Look for me in the whirlwind speech
Inherit The Whirlwind: The Final Showdown Between Science And Religion by D.R. Pope“Inherit the Whirlwind” features an absorbing courtroom battle of ideologies between two powerful forces hellbent on determining the future of mankind. Set against the backdrop of the trials and tribulations of Professor Joe Colliver, a leading bio-engineer and his tormented family. We are drawn into their troubled world as they get caught up in the unfolding drama and their lives descend into physical and psychological turmoil.
The narrative is carried from the viewpoints of two of the central characters. Ben, the son of Professor Joe Colliver, tells of his struggles to cope with his family’s disintegration and his own battle with depression, suicidal tendencies and the tragic loss of his soulmate and his sister. Jim Wainwright, an investigative journalist, breaks news of the ground-breaking trial to a captivated world-wide audience in a novel format—through the vehicle of regular blog posts.
Science offers humanity the holy grail of extended life and the promise of earthly immortality. While fanatical religious fundamentalists resort to violence and destruction to protect Gods divine plan of Creation, traditional religious leaders and institutions take the legal pathway to thwart science’s unholy push to usurp God’s dominion.
A take no prisoners clash between sciences push for a brave new world, where man creates his own image against the reactionary forces of religion, clinging to a superstitious past locked in the idea mankind must remain set forever in Gods image. The novel is full of memorable characters and dramatic events, with many unforeseeable twists and turns which will surely stay with the reader long after the final page is turned.
This story is, in essence, the 21st century sequel to last centurys real-life battle between evolution and religion featured in the Scopes Monkey Trial of 1925 in Dayton, Tennessee and dramatically depicted in the movie, Inherit the Wind.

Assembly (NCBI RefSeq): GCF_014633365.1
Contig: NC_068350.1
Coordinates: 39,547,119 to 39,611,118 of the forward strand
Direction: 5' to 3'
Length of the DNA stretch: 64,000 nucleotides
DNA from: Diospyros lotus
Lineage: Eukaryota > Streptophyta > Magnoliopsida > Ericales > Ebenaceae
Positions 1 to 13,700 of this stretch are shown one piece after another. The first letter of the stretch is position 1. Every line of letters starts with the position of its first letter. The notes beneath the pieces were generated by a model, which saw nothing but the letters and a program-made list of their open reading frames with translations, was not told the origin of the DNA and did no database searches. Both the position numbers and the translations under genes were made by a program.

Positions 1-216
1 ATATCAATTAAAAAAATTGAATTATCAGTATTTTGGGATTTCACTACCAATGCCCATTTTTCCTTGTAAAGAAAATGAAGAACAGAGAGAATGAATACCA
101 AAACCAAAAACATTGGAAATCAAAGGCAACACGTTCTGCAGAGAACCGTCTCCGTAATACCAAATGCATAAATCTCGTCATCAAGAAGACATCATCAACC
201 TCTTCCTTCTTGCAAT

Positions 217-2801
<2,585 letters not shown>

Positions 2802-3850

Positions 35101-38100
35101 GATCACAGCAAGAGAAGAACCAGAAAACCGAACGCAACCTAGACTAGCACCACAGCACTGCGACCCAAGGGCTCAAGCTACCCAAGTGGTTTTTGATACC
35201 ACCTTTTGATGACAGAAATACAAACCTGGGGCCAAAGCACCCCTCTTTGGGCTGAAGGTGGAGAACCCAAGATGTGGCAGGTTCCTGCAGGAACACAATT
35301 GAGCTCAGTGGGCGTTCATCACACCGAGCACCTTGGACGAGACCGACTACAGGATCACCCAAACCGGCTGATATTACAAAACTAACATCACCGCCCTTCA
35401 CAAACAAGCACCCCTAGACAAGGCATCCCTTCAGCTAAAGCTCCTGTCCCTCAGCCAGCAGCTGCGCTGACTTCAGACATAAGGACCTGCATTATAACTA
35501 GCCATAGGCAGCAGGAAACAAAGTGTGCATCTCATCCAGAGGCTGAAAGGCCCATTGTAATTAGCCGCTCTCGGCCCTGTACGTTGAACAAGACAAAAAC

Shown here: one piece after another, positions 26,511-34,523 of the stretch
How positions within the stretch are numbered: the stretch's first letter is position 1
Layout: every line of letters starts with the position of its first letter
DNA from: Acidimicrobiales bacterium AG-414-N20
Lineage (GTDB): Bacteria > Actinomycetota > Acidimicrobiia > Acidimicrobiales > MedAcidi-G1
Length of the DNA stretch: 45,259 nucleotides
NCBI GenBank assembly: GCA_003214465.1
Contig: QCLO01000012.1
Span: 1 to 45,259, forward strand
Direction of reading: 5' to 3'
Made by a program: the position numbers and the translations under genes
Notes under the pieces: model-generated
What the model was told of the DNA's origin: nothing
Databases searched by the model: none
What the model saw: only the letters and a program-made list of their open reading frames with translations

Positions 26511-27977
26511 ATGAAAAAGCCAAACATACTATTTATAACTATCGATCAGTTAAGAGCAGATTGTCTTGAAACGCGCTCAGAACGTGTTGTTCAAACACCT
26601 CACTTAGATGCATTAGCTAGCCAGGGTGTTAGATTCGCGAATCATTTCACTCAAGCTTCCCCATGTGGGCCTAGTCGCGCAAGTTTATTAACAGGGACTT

Marcus Garvey: Look for Me in the Whirlwind
Please take a moment to read this speech in its entirety. I assure you that you will come away a better person. If you are not inspired after reading this then at least you will be a little more knowledgeable. I have to agree. I am delighted to inform you, that your humble servant is as happy in suffering for you and our cause as is possible under the circumstances of being viciously outraged by a group of plotters who have connived to do their worst to humiliate you through me, in the fight for real emancipation and African Redemption.
Marcus Garvey: Look for Me in the Whirlwind
Slated for a Feb. - Fellow Men of the Negro Race, Greeting:I am delighted to inform you, that your humble servant is as happy in suffering for you and our cause as is possible under the circumstances of being viciously outraged by a group of plotters who have connived to do their worst to humiliate you through me, in the fight for real emancipation and African Redemption.
Marcus Garvey is one of the most contradictory and enigmatic figures in American history, both visionary and manipulative, a brilliant orator and a pompous autocrat. He was a strong advocate of black self-help and unity among people of African descent, yet was willing to collaborate with the Ku Klux Klan. He inspired African Americans to support his economic enterprises with their hard-earned money, yet lost hundreds of thousands of dollars in the mismanagement of those schemes. Marcus Garvey: Look For Me in the Whirlwind, the first comprehensive documentary to tell the life story of this controversial leader, uses a wealth of material from the Garvey movement-written documents, film and photographs-to reveal what motivated a poor Jamaican to set up an international organization for the African diaspora, what led to his early successes, and why he died lonely and forgotten. Among the most powerful sequences in the film are articulate, fiery interviews with the men and women whose parents joined the Garvey movement more than 80 years ago.
I decided to do the latter. There is no future for a people who deny their past. My foreparents, my grandparents, my mother, my father, did not suffer and die to give me an education to slight, oppress or discourage my people. Because whatsoever education I acquired out of their sacrifice of over years, I shall use for the salvation of the million Black people of the world. I unequivocally rejected the racist assumption of much white American Christianity. Namely, that God had created the Black man inferior, and that he'd intended Negroes to be a servant class, heavers of wood and drawers of water. Well, I predicated my view of man on the Doctrine of Imago Dei, "All men, regardless of color, are created in the image of God".